The making of "kava", and its drinking.

by Frederick O'BRIEN

in "White clouds in the South Seas" (written in 1913)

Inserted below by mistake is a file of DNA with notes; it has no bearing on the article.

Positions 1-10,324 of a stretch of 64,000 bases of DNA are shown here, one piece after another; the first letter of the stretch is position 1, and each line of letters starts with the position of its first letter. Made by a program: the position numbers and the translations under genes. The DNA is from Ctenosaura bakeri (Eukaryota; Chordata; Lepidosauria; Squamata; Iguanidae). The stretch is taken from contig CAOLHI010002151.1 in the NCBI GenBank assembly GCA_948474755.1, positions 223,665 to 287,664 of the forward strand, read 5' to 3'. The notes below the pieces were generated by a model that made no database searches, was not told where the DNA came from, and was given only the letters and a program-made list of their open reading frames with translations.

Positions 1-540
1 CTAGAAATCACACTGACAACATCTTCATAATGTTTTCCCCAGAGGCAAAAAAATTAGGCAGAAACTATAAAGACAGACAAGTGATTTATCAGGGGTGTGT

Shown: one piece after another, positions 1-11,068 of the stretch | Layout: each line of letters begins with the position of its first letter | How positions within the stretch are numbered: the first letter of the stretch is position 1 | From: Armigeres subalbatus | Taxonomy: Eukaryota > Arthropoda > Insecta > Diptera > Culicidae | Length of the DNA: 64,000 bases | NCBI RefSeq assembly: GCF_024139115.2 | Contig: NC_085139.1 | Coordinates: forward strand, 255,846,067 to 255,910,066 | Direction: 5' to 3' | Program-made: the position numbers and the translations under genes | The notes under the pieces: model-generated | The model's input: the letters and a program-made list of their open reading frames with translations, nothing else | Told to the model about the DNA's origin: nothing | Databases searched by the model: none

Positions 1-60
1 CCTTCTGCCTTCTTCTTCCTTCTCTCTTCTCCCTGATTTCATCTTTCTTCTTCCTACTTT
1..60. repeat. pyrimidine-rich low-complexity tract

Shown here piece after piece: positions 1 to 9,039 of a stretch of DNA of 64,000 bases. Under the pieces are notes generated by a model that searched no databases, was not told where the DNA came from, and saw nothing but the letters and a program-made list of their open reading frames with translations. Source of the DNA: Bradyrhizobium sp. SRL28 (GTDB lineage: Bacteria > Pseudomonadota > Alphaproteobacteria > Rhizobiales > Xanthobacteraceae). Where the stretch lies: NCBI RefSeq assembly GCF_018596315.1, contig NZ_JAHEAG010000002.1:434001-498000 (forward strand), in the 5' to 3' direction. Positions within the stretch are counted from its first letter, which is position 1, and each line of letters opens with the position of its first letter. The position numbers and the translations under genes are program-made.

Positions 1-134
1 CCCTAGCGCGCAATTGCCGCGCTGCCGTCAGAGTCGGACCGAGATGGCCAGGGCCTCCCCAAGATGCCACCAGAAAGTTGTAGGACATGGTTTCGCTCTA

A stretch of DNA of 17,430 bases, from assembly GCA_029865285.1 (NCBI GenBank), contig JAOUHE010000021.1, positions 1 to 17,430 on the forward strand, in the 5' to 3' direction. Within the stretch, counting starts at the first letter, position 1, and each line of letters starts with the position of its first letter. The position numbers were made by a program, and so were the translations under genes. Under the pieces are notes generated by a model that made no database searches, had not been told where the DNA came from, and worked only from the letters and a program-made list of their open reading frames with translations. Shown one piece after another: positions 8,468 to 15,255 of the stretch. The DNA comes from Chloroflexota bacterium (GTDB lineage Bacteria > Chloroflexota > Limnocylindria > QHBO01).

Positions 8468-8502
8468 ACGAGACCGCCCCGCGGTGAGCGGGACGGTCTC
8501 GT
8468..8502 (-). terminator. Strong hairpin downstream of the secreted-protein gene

The Vagabond, Kivi, who lived near the High Place, came down to my _paepae_ one evening to bid me come to a feast given in Atuona Valley to the men of Motopu, who had been marvelously favored by the god of the sea. Months of storms, said Kivi, had felled many a stately palm of Taka-Uka and washed thousands of ripe cocoanuts into the bay, whence the current that runs swift across the channel had swept the fruitage of the winds straight to the inlet of Motopu, on the island of Tahuata. The men of that village, with little effort to themselves, had reaped richly. Now they were come, bringing back the copra dried and sacked. Seven hundred francs they had received for a ton of it from Kriech, the German merchant of Taka-Uka, from whose own groves it had been stolen by the storms. On the morrow, their canoes laden with his goods, they would sail homeward. One day they had tarried to raft redwood planks of California from the schooner in the bay to the site of Kivi's new house. So that night in gratitude he would make merry for them. There would be much to eat, and there would be _kava_ in plenty. He prayed that I would join them in this feast, which would bring back the good days of the _kava_-drinking, which were now almost forgotten. I rose gladly from the palm-shaded mat on which I had lain vainly hoping for a breath of coolness in the close heat of the day, and girded the red _pareu_ more neatly about my loins. Often I had heard of the _kava_-drinking days before the missionaries had insisted on outlawing that drink beloved of the natives. The traders had added their power to the virtuous protests of the priests, for _kava_ cost the islanders nothing, while rum, absinthe, and opium could be sold them for profit. So _kava_-drinking had been suppressed, and after decades of knowing more powerful stimulants and narcotics, the natives had lost their taste for the gentler beverage of their forefathers. The French law prohibited selling, exchanging, or giving to any Marquesan any alcoholic beverage. But the law was a dead letter, for only with rum and wine could work be urged upon the Marquesans, and I failed to reprove them even in my mind for their love of drink. One who has not seen a dying race cannot conceive of the prostration of spirit in which these people are perishing. That they are courteous and hospitable--and that to the white who has ruined them--shows faintly their former joy in life and their abounding generosity. Now that no hope is left them and their only future is death, one cannot blame them for seizing a few moment's forgetfulness. Some years earlier, in the first bitterness of hopeless subjugation, whole populations were given over to drunkenness. In many valleys the chiefs lead in the making of the illicit _namu enata_, or cocoanut-brandy. In the Philippines, where millions of gallons of cocoanut-brandy are made, it is called _tuba_, but usually its name is arrack throughout tropical Asia. Fresh from the flower spathes of the cocoanut-tree, _namu_ tastes like a very light, creamy beer or mead. It is delicious and refreshing, and only slightly intoxicating. Allowed to ferment and become sour, it is all gall. Its drinking then is divided into two episodes--swallowing and intoxication. There is no interval. "Forty-rod" whiskey is mild compared to it. I had seen the preparation of _namu_, which is very simple. The native mounts the tree and makes incisions in the flowers, of which each palm bears from three to six. He attaches a calabash under them and lets the juice drip all day and night. The process is slow, as the juice falls drop by drop. This operation may be repeated indefinitely with no injury to the tree. In countries where the liquor is gathered to sell in large quantities, the natives tie bamboo poles from tree to tree, so that an agile man will run through the forest tending the calabashes, emptying them into larger receptacles, and lowering these to the ground, all without descending from his lofty height. The _namu_ when stale causes the Marquesans to revert to wickedest savagery, and has incited many murders. Under the eye of the gendarme its making ceases, but a hundred valleys have no white policemen, and the half score of people remaining amid their hundreds of ruined _paepaes_ give themselves over to intoxication. I have seen a valley immersed in it, men and women madly dancing the ancient nude dances in indescribable orgies of abandonment and bestiality. _Namu enata_ means literally "man booze." The Persian-Arabic word, _nam_, or _narm-keffi_, means "the liquid from the palm flower." From this one might think that Asia had taught the Marquesans the art of making _namu_ during their prehistoric pilgrimage to the islands, but the discoverers and early white residents in Polynesia saw no drunkenness save that of the _kava_-drinking. It was the European, or the Asiatic brought by the white, who introduced comparatively recently the more vicious cocoanut-brandy, as well as rum and opium, and it is these drinks that have been a potent factor in killing the natives. It has ever been thus with men of other races subjugated by the whites. Benjamin Franklin in his autobiography tells that when he was a commissioner to the Indians at Carlisle, Pennsylvania, he and his fellow-commissioners agreed that they would allow the Indians no rum until the treaty they earnestly sought was concluded, and that then they should have plenty. He pictures an all-night debauch of the red men after they had signed the treaty, and concludes: "And, indeed, if it be the design of Providence to extirpate these savages in order to make room for cultivators of the earth, it seems not improbable that rum may be the appointed means. It has annihilated all the tribes who formerly inhabited the sea-coast." It was not for me to speculate upon the designs of Providence with respect to the Marquesans. _Kava_ had been the drink ordained by the old gods before the white men came. Its making was now almost a lost art; I knew no white man who had ever drunk from the _kava_-bowl. So it was with some eagerness that I followed Kivi down the trail. Broken Plate, a sturdy savage in English cloth cap and whale's-teeth earrings, stood waiting for us in the road below the House of the Golden Bed, and together the three of us went in search of the _kava_ bush. While we followed the narrow trail up the mountain-side, peering through masses of tangled vines and shrubs for the large, heart-shaped leaves and jointed stalks we sought, Kivi spoke with passion of the degenerate days in which he lived. Let others secretly make incisions in the flower of the cocoanut and hang calabashes to catch the juice, said he. Or let them crook the hinges of the knee that rum might follow fawning on the whites. Not he! The drink of his fathers, the drink of his youth, was good enough for him! Agilely he caught aside a leafy branch overhanging the trail, and in the flecks of sunshine and shade his naked, strong brown limbs were like the smooth stems of an aged manzanita tree. He had not the scaly skin or the bloodshot eyes of the _kava_ debauchee, whose excesses paint upon their victim their own vivid signs. I remembered a figure caught by the rays of my flashlight one might on a dark trail--a withered creature whose whole face and body had turned a dull green, and at the memory of that grisly phantom I shuddered. But Broken Plate, on the trail ahead, called back to us that he had found a goodly bush, and without more words we clambered to it. The _kava_, a variety of the pepper-plant, grows to more than six feet in height, and the specimen we had found thrust above our heads its many jointed branches rustling with large, flat leaves. The decoction, Kivi explained, comes from the root, and we set to work to dig it. It was huge, like a gigantic yam, and after we had torn it from the stubborn soil it taxed the strength and agility of two of us to carry it to the _paepae_ of Broken Plate, where the feast was to be. A dozen older women, skilled in grating the breadfruit for _popoi_ making, awaited us there, squatting in a ring on the low platform. The root, well washed in the river, was laid on the stones, and the women attacked it with cowry-shells, scraping it into particles like slaw. It was of the hardness of ginger, and filled a large _tanoa_, or wooden trough of ironwood. The scraping had hardly well begun, while Broken Plate and I rested from our labors, smoking pandanus-leaf cigarettes in the shade, when up the road came half a dozen of the most beautiful young girls of the village, clothed in all their finery. Teata, with all the arrogance of the acclaimed beauty, walked first, wearing a tight-fitting gown with insertions of fishnet, evidently copied from some stray fashion-book. She wore it as her only garment, and through the wide meshes of the novel lace appeared her skin, of the tint of the fresh-cooked breadfruit. She passed us with a coquettish toss of her shapely head and took her place among her envious companions. They sat on mats around the iron-wood trough and chewed the grated root, which, after thorough mastication, they spat out into banana-leaf cups. This chewing of the Aram-root is the very being of _kava_ as a beverage, for it is a ferment in the saliva that separates alkaloid and sugar and liberates the narcotic principle. Only the healthiest and loveliest of the girls are chosen to munch the root, that delectable and honored privilege being refused to those whose teeth are not perfect and upon whose cheeks the roses do not bloom. Nevertheless, as I smoked at ease in my _pareu_ upon the _paepae_ of my simple hosts I felt some misgivings rise in me. Yet why cavil at the vehicle by which one arrives at Nirvana? Had I not tasted the _chicha_ beer of the Andes, and found it good? And vague analogies and surmises floated before me in the curls of smoke that rose in the clear evening light. What hidden clue to the remotest beginnings of the human race lies in the fact that two peoples, so far apart as the Marquesans and the South American Indians, use the same method of making their native beverage? In the Andes corn takes the place of the _kava_ root, and young girls, descendants of the ancient Incas, chew the grains, sitting in a circle and with a certain ceremoniousness, as among these Marquesans. The Marquesas Islands are on the same parallel of latitude as Peru. Were these two peoples once one race, living on that long-sunken continent in which Darwin believed? Dusk fell slowly while I pondered on the mysteries in which our life is rooted, and on the unknown beginnings and forgotten significances of all human customs. The iron-wood trough was filled with the masticated root, and in groups and in couples the girls slipped away to bathe in the river. There they were met by arriving guests, and the sound of laughter and splashing came up to us as darkness closed upon the _paepae_ and the torches were lit. Lights were coming out like stars up the dark valley as each household made its vesper fire to roast breadfruit or broil fish, and lanterns were hung upon the bamboo palisades that marked the limits of property or confined favorite pigs. A cool breeze rose and rustled the fronds of cocoanut and bamboo, bringing from forest depths a clean, earthy odor. The last bather came from the brook, refreshed by the cooling waters and adorned with flowers. All were in a merry mood for food and fun. Half a dozen flaring torches illuminated their happy, tattooed faces and dusky bodies, and caught color from the vivid blossoms in their hair. The ring of light made blacker the rustling cocoanut grove, the lofty trees of which closed in upon us on every side. Under the gaze of many sparkling eyes Kivi pierced green cocoanuts brought him fresh from the climbing, and poured the cool wine of them over the masticated _kava_. He mixed it thoroughly and then with his hands formed balls of the oozy mass, from which he squeezed the juice into another _tanoa_ glazed a deep, rich blue by its frequent saturation in _kava_. When this trough was quite full of a muddy liquid, he deftly clarified it by sweeping through it a net of cocoanut fiber. All the while he chanted in a deep resonant voice the ancient song of the ceremony. "_U haanoho ia te kai, a tapapa ia te kai!_" he called with solemnity when the last rite was performed. "Come to supper; all is ready." "_Menike_," he said to me, "You know that to drink _kava_ you must be of empty stomach. After eating, _kava_ will make you sick. If you do not eat as soon as you have drunk it, you will not enjoy it. Take it now, and then eat, quickly." He dipped a shell in the trough, tossed a few drops over his shoulder to propitiate the god of the _kava_-drinking, and placed the shell in my hands. Ugh! The liquor tasted like earth and water, sweetish for a moment and then acrid and pungent. It was hard to get down, but all the men took theirs at a gulp, and when Kivi gave me another shellful, I followed their pattern. "_Kai! Kai._ Eat! Eat!" Kivi shouted then. The women hurried forward with the food, and we fell to with a will. Pig and _popoi_, shark sweetbreads, roasted breadfruit and sweet potatoes, fruits and cocoanut-milk leaped from the broad leaf platters to wide-open mouths. Hardly a word was spoken. The business of eating proceeded rapidly, in silence, save for the night-rustling of the palms and the soft sound of the women's hastening bare feet. Only, as he saw any slackening, Kivi repeated vigorously, "_Kai! Kai!_" I sat with my back against the wall of the house of Broken Plate, as I ate quickly at the mandate of my host, and soon I felt the need of this support. The feast finished, the guests reclined upon the mats. Women and children were devouring the remnants left upon the leaf platters. The torches had been extinguished, all but one. Its flickering gleam fell upon the aged face of Kivi, and the whites of his eyes caught and reflected the light. The tattooing that framed them appeared like black holes from which the sparks glinted uncannily, and the _kava_ mounting to his brain or to mine gave those sparks a ghastliness that fascinated me in my keen, somnolent state. From the shadows where the women crouched the face of Teata rose like an eerie flower. She had adorned the two long black plaits of her hair with the brilliant phosphorescence of Ear of the Ghost Woman, the strange fungus found on old trees, a favored evening adornment of the island belles. The handsome flowers glowed about her bodiless head like giant butterflies, congruous jewels for such a temptress of such a frolic. The mysterious light added a gleam to her velvet cheek and neck that made her seem like the ghost-woman of old legend, created to lead the unwary to intoxicated death.